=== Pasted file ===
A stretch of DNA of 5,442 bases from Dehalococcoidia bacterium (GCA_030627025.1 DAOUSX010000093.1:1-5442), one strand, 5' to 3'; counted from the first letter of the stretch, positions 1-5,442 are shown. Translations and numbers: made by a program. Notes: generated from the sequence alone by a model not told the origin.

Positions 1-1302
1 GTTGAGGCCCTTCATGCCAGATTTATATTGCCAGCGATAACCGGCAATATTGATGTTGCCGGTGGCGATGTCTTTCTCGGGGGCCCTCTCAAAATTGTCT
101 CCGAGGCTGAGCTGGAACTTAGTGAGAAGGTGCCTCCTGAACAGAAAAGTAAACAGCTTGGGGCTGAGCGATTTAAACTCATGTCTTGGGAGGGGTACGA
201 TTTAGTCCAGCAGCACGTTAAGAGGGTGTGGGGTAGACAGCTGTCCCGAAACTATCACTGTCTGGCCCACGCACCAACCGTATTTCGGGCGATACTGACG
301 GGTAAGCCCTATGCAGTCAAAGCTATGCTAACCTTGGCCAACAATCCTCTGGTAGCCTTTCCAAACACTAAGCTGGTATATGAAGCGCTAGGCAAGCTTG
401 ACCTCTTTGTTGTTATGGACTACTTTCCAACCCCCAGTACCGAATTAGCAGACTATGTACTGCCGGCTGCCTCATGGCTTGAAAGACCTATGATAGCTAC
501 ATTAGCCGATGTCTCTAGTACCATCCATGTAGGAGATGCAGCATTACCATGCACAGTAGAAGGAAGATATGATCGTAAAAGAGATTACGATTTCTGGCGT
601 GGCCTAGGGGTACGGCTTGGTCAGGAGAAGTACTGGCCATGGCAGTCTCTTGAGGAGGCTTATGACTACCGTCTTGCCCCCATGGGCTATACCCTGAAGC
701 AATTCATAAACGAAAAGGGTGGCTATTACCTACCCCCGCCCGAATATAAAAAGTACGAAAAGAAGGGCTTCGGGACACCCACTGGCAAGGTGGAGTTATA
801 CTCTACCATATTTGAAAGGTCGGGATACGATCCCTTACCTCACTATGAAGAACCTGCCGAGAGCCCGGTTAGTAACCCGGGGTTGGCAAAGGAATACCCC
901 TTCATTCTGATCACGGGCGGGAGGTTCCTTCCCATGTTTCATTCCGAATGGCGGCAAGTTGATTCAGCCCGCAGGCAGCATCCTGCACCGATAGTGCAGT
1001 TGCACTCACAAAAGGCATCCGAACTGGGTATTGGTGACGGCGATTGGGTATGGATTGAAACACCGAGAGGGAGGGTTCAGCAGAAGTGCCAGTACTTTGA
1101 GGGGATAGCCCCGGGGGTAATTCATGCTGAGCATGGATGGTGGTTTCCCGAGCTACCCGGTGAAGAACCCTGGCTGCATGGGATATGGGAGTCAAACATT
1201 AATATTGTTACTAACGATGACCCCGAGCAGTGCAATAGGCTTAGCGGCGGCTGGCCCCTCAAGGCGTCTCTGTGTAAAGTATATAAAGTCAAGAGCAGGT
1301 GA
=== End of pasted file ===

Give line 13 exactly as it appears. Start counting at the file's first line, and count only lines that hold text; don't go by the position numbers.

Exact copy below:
1001 TGCACTCACAAAAGGCATCCGAACTGGGTATTGGTGACGGCGATTGGGTATGGATTGAAACACCGAGAGGGAGGGTTCAGCAGAAGTGCCAGTACTTTGA